The top insights from the 2019 UCAS end of cycle report

In the run-up to Christmas UCAS launched a significant update to its end of cycle reports covering admissions trends and the state of unconditional offers. The findings make interesting reading for anybody involved in undergraduate recruitment.

UCAS's Realising Ambition Report provides deeper insights into admissions trends in the UK

Firstly, the ongoing decline in the applicant pool has been cited as a key driver for the new high in university offers, which now stands at 97.8%. It seems that if you have a desire to get to university you'll find somewhere to take you.

That said, the equality gap is still pronounced, with the most advantaged students being around 2.3 times more likely to enter higher education. But encouragingly, the most disadvantaged students are 61% more likely to enter university now than they were ten years ago, with universities and colleges increasing their outreach activities and use of contextualized admission.

Clearing is the ultimate battleground

A-level results day is 'make or break' for many students in the UK. But they aren't the only ones being put to the test.

As a recap for those of you working in Higher Ed outside the UK, Clearing is when universities offer unfilled places outside the standard central admissions process.

Students can use this period if they didn't meet the entry requirements for a degree to see if the institution will accept their application with lower grades or offer a similar course.

Or for students matching or exceeding their predicted grades they can also use Clearing to 'shop around' and make last-minute changes to their institution and course choices.

This has created an increase in transient student activity and resulted in even more competition.

This year the number of people accepted through Clearing rose nearly 10% and exceeded 73,000 for the first time. And 28,000 applicants used the new online self-release capability.

It's become the ultimate battleground for UK institutions.

The applications numbers in brief

  • A record 541,240 students were accepted onto undergraduate courses this year.
  • Last year saw a new record 34.1% entry rate for UK 18 year olds.
  • 15% growth in UK students aged 35+ accepted.
  • Over 45,000 applicants from outside the EU were accepted for the first time ever.
  • Record entry rates for English and Welsh 18 year olds, 35% and 29.8% respectively.
  • An all-time high of 44.5% of 18 year olds from London accepted into higher education.
  • The entry rate gap between the most and least advantaged to higher tariff universities is now the lowest ever, after narrowing by 8% in 2019
  • 19,640 people were placed after applying directly into Clearing.
  • 37.7% of 18 year old applicants from the UK received an offer with an unconditional component.

Conditional offers continue to rise, but students are less likely to accept them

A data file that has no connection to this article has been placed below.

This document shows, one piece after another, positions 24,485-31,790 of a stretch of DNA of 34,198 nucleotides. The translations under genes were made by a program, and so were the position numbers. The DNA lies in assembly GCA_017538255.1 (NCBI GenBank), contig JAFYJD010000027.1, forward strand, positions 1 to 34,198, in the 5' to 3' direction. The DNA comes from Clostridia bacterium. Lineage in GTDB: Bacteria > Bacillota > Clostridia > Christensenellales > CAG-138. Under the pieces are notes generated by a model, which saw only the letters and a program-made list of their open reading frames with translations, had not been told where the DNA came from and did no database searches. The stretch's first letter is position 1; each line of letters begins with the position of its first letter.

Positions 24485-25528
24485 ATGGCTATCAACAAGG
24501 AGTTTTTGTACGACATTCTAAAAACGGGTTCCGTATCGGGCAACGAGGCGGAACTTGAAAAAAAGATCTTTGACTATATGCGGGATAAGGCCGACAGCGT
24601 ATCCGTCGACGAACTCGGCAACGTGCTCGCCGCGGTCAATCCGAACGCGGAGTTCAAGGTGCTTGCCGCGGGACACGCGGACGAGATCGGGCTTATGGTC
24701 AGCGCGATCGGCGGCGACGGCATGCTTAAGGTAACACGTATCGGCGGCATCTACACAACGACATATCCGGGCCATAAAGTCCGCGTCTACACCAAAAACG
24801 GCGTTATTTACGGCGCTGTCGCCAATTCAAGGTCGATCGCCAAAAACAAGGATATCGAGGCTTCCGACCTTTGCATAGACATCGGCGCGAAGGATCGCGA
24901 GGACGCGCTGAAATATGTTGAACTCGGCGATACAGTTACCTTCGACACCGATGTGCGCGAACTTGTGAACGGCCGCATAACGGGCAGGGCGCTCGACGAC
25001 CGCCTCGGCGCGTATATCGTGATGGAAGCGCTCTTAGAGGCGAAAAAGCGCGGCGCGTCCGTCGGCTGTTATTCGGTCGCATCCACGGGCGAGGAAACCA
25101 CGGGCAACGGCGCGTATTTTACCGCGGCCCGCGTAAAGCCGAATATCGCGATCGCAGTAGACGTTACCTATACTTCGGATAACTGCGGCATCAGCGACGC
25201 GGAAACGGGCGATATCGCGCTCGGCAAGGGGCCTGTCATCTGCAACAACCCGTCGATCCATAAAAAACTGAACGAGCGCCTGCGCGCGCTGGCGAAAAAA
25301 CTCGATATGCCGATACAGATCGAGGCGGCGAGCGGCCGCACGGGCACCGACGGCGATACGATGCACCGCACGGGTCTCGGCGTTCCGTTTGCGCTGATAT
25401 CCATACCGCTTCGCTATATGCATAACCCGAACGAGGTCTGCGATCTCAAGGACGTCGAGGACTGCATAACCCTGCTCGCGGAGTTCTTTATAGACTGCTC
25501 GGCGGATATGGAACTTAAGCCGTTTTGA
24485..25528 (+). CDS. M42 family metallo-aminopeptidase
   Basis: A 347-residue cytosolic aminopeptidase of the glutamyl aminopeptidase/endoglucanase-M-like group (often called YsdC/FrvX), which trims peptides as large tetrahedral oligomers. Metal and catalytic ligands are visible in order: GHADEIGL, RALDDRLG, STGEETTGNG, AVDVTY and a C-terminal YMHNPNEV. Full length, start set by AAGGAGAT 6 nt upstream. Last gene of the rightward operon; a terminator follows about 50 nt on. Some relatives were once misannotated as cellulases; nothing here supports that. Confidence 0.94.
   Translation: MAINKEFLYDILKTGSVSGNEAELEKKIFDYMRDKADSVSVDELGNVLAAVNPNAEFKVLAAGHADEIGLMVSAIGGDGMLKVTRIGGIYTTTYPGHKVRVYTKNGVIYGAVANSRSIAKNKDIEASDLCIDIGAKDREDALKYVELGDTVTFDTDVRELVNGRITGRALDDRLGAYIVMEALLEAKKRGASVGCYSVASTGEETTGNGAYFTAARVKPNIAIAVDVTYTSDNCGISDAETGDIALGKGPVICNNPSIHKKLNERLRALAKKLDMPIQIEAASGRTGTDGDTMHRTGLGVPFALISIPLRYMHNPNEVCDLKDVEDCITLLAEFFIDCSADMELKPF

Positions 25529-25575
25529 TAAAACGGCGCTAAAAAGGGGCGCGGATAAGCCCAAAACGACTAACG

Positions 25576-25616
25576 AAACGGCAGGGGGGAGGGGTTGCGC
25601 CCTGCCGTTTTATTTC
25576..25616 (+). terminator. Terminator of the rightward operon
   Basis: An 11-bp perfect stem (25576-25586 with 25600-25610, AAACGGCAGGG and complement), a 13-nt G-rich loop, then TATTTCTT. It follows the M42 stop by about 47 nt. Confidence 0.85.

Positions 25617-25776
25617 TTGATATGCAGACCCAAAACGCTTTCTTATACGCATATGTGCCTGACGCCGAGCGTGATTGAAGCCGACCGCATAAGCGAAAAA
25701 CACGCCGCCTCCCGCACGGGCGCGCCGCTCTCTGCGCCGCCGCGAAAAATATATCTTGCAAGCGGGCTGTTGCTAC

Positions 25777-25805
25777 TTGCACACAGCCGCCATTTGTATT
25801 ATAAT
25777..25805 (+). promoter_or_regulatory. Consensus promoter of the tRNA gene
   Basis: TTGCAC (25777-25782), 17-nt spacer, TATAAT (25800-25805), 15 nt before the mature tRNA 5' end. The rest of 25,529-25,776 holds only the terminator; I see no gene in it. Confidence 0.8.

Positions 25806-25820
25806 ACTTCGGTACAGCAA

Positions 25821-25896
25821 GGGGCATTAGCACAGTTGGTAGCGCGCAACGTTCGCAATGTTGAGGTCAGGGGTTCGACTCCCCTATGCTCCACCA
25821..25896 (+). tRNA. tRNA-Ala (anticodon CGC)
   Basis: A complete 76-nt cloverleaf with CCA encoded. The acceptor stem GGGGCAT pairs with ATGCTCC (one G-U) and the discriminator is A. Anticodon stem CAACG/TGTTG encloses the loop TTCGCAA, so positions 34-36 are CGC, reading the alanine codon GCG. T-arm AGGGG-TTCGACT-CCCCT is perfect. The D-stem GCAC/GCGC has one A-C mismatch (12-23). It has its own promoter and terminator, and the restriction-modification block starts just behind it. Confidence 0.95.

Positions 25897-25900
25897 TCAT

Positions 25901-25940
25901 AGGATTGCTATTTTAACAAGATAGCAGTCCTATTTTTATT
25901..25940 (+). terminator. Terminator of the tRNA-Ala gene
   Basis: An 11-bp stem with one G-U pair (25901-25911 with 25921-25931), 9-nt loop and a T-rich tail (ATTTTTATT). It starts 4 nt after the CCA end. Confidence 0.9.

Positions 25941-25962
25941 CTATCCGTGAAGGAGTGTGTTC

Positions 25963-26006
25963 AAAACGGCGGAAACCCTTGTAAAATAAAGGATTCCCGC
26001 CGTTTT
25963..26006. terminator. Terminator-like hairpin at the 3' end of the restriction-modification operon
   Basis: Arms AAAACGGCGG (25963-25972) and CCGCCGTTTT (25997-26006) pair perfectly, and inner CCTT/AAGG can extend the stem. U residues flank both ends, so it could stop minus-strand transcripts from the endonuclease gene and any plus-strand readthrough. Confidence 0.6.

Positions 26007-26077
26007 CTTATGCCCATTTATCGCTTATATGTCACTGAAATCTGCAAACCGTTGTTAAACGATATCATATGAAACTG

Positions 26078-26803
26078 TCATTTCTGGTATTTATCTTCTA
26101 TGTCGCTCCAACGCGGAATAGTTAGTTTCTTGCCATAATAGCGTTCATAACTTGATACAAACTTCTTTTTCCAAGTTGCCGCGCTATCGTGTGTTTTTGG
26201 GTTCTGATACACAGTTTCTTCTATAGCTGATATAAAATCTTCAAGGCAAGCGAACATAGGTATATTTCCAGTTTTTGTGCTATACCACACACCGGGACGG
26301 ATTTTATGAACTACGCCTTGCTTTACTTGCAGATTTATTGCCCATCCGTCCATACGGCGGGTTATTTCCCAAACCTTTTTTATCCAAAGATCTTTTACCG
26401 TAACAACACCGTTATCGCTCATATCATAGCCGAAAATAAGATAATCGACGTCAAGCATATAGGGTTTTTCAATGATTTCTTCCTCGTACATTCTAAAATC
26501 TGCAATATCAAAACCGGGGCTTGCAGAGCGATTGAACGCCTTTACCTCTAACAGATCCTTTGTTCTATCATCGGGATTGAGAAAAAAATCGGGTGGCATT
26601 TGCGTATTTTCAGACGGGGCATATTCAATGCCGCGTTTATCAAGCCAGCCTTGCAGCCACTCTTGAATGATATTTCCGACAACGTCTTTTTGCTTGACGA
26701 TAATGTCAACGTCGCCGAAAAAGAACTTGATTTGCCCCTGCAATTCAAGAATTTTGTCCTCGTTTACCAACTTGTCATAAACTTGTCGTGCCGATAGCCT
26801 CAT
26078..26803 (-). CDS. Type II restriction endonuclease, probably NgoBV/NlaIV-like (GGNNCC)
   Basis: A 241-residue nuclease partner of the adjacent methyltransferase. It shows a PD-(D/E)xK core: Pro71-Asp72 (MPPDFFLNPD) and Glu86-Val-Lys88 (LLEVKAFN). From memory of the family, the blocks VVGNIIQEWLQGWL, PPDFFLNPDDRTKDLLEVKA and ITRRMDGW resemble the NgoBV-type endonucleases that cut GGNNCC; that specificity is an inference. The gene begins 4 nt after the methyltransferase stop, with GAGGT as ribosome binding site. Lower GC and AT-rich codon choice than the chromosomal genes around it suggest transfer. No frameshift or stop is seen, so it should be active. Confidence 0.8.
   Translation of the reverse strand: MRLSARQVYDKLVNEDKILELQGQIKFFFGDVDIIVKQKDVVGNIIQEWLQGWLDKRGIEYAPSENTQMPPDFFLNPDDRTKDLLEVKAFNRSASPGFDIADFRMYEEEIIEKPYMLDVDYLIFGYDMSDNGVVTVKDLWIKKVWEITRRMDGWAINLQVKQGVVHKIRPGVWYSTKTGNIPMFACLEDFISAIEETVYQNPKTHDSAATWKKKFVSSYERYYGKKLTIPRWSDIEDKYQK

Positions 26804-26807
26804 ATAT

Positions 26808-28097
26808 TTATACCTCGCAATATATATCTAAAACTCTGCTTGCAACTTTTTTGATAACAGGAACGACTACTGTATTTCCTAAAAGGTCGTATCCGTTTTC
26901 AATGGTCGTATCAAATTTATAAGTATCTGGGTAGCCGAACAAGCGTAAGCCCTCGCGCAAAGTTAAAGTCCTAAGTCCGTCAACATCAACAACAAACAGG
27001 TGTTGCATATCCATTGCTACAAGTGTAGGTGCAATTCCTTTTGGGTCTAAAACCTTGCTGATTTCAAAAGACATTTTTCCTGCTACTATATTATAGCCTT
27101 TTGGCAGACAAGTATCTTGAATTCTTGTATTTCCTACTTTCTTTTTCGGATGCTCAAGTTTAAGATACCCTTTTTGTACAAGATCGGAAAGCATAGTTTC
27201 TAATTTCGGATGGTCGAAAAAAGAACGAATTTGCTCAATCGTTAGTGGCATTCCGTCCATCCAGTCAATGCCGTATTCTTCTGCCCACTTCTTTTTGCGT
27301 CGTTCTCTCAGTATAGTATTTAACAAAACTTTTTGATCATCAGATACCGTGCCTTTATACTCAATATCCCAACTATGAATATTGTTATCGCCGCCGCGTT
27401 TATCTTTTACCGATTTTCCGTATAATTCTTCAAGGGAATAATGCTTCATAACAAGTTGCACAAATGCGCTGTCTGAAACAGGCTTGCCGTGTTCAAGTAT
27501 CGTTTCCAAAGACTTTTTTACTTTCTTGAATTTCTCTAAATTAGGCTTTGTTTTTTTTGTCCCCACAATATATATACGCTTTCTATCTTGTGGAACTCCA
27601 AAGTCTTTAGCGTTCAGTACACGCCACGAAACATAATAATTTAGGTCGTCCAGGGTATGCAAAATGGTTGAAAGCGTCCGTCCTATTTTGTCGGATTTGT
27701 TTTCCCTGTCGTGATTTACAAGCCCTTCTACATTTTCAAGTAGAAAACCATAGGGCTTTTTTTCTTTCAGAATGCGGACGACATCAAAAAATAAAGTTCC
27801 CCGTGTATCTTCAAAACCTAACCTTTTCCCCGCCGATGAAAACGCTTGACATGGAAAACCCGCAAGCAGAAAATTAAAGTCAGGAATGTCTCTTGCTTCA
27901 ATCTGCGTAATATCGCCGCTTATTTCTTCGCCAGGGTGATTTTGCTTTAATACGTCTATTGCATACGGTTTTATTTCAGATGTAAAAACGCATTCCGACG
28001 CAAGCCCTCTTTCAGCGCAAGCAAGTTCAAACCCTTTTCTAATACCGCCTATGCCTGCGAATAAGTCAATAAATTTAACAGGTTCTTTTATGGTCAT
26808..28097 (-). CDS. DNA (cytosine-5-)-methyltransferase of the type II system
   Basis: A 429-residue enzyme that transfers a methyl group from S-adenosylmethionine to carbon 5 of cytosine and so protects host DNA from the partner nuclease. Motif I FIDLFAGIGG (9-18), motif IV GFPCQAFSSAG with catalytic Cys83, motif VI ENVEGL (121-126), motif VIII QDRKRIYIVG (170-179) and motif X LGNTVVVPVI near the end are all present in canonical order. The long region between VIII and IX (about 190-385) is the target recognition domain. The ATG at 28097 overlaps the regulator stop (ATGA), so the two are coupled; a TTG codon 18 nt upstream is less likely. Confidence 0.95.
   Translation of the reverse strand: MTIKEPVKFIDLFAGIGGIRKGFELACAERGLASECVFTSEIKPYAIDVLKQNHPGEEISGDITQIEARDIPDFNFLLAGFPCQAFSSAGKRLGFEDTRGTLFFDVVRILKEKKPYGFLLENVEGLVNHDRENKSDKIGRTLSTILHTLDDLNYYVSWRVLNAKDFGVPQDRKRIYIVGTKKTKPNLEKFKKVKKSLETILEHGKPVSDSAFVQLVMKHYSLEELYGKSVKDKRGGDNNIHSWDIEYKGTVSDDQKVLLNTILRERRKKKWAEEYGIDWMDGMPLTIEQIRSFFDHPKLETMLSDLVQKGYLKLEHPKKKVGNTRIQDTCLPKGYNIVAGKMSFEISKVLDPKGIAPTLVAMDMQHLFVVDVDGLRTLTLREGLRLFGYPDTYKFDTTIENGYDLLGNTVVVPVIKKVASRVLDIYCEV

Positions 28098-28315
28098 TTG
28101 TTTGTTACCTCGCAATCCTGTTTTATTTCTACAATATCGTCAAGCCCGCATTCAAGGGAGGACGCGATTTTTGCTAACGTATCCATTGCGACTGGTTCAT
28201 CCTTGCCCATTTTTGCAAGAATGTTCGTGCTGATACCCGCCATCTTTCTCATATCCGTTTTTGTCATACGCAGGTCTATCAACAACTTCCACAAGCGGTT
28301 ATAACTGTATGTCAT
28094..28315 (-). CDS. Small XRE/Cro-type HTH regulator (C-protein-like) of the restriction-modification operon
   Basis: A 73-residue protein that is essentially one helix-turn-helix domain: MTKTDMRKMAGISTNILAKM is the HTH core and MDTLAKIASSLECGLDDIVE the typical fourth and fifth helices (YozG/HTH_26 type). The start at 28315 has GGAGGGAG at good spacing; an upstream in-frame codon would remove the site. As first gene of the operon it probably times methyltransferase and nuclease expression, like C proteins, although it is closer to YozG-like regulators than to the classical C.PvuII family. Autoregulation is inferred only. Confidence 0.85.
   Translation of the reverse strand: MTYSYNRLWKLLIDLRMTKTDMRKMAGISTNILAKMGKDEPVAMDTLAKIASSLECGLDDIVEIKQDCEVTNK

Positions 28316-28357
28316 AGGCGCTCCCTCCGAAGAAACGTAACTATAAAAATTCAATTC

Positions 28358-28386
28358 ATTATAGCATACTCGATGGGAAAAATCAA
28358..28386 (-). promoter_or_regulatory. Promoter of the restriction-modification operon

For the first time, over a quarter of 18 year old applicants in the UK received a ‘conditional unconditional offer' for an undergraduate course.

These strangely labeled offers are initially made by the university as conditional, then updated to unconditional if the offer is accepted as the student's first (firm) choice.

But the key finding relating to these is that their value has diminished and applicants are less likely than ever to accept this type of offer. And they are now only marginally more likely to choose a conditional unconditional offer as their firm choice than any other offer. For applicants who have five offers (including one conditional unconditional offer) only 20% chose to accept the first choice offer (down from 25% in 2014).

Institutions are incentivizing offers

Based on responses from over 30,000 applicants UCAS has found that over half (54%) of 18 year olds in the UK reported receiving an offer with an incentive to select the provider as their first choice.

Of those applicants:

  • 56% reported receiving an offer where the provider would change the conditional offer to unconditional on the grade outcomes of the applicant.
  • 30% reported receiving an offer promising a guaranteed place in university halls.
  • 17% reported receiving an offer which would include a scholarship, bursary or cash payment.

The biggest change from the previous year was the response to the question about the promise of a lower grade offer or entry requirement as an incentive for selecting the institution as their first choice. This has risen to 36% from 23% the previous year.

A good time to apply to university in the UK

The UCAS end of cycle report also says this is a good time to apply for degree places as the UK 18-year-old population is expected to fall to its lowest point in recent years in 2020.

"Consequently, now may be the best time ever to apply to higher education - particularly since this population is expected to grow again from 2021, reaching 2010's height by 2024," the report says.

PS. If you haven't seen our article on UCAS extending its influence with the launch of it's student hub and Unibuddy partnership you can read it here.